Last week The Duran reported on Israel’s foreign ministry issuing a statement denouncing globalist George Soros, calling the regime change billionaire “a threat.”
Israel’s foreign ministry has issued a statement denouncing U.S. billionaire George Soros, a move that appeared designed to align Israel more closely with Hungary ahead of a visit to Budapest next week by Prime Minister Benjamin Netanyahu.
Soros, a Hungarian-born Jew who has spent a large part of his fortune funding pro-democracy and human rights groups, has repeatedly been targeted by Hungary’s right-wing government, in particular over his support for more open immigration.
In the latest case, Prime Minister Viktor Orban has backed a campaign in which Soros is singled out as an enemy of the state. “Let’s not allow Soros to have the last laugh” say billboards next to a picture of the 86-year-old investor, a campaign that Jewish groups and others say foments anti-Semitism.
Hungary’s Prime Minister Viktor Orban has been fighting a Soros sponsored incursion into his government for years, reaching a boiling point in April after Hungarian Parliament passed a law targeting the billionaire’s Central European University…which is one of Soros’ many “NGO like” covers to instigate regime change initiatives.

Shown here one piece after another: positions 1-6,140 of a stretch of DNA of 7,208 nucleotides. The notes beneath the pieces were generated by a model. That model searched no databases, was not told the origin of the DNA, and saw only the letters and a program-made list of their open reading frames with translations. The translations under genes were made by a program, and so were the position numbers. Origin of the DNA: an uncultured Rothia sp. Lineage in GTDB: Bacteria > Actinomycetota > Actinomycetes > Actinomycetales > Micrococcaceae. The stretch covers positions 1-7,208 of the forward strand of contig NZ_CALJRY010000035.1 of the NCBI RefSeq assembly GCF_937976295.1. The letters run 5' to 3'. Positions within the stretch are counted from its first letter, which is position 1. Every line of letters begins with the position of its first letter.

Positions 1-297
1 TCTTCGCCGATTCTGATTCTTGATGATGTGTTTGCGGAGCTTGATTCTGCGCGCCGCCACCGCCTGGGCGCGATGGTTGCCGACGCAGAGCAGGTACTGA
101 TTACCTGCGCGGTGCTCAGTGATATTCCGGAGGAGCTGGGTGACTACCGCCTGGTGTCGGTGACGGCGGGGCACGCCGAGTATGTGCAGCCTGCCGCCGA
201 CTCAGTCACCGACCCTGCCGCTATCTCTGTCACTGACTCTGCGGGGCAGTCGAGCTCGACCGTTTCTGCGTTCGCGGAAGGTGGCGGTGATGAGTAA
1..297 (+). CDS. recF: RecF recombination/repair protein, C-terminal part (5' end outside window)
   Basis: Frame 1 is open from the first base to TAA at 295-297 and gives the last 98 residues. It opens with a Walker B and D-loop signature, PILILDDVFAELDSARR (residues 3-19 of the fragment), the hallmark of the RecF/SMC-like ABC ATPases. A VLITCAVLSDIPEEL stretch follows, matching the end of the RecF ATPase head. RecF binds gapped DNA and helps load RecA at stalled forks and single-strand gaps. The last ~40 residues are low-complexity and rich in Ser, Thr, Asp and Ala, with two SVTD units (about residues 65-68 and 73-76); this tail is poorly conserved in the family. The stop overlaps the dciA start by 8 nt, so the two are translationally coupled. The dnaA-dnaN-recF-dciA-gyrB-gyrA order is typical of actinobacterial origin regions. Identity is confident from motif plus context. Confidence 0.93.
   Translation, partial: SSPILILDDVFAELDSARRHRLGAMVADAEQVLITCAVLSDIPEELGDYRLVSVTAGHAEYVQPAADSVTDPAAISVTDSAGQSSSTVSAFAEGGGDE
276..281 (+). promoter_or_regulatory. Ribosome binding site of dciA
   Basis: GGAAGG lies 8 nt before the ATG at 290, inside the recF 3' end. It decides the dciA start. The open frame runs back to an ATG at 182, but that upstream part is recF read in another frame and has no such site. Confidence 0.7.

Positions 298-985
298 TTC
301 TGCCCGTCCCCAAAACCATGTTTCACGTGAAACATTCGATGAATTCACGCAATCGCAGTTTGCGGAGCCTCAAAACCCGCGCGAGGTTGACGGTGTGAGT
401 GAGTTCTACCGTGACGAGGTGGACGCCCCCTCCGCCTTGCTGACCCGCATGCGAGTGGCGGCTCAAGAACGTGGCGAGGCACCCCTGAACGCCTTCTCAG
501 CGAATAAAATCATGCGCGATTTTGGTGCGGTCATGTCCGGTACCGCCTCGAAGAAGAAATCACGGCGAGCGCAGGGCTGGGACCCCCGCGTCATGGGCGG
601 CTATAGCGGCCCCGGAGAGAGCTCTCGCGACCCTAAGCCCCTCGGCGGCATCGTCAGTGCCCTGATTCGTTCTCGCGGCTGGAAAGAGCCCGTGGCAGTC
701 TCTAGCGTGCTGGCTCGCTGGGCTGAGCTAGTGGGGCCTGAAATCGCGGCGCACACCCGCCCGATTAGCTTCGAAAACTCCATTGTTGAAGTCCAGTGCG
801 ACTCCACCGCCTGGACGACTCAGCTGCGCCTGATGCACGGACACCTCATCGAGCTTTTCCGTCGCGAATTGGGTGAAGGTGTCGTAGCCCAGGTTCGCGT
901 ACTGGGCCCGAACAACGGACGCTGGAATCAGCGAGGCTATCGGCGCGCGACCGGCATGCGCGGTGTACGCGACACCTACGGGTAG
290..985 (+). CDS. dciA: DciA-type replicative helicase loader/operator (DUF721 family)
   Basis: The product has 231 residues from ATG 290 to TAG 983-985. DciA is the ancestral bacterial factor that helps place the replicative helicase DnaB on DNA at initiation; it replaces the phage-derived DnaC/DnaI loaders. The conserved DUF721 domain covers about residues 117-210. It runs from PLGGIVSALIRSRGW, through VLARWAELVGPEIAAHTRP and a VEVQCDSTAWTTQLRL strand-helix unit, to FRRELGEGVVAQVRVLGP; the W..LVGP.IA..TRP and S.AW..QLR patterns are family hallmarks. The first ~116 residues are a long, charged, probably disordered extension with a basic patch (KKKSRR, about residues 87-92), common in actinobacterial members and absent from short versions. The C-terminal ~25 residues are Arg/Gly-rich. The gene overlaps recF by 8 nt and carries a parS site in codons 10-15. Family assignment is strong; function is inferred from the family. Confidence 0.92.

During a recent speech in Romania, the Hungarian PM accused Soros and the European Union, of wanting to “Muslimize Europe.”
The Associated Press reports…
European Union leaders and Hungarian-American billionaire George Soros are seeking a “new, mixed, Muslimized Europe,” Hungary’s anti-migration prime minister said Saturday.
Prime Minister Viktor Orban said during a visit to Romania that Hungary’s border fences, supported by other Central European countries, will block the EU-Soros effort to increase Muslim migration into Europe.
While Hungary opposed taking in migrants “who could change the country’s cultural identity,” Orban said under his leadership, Hungary would remain a place where “Western European Christians will always be able to find security.”
Orban, who will seek a fourth term in April 2018, said Hungary’s opposition parties were no match for his government.
“In the upcoming campaign, first of all we have to confront external powers,” Orban said at a cultural festival in Baile Tusnad, Romania. “We have to stand our ground against the Soros mafia network and the Brussels bureaucrats. And, during the next nine months, we will have to fight against the media they operate.”
Soros has become a key target of Orban and his government.
Recent legislation in Hungary seeks to close or expel the Budapest-based Central European University, founded by Soros in 1991. There are also new rules about non-governmental organizations funded at least partly from abroad – which critics say stigmatize the NGOs, many of which are backed by Soros’ Open Society Foundations.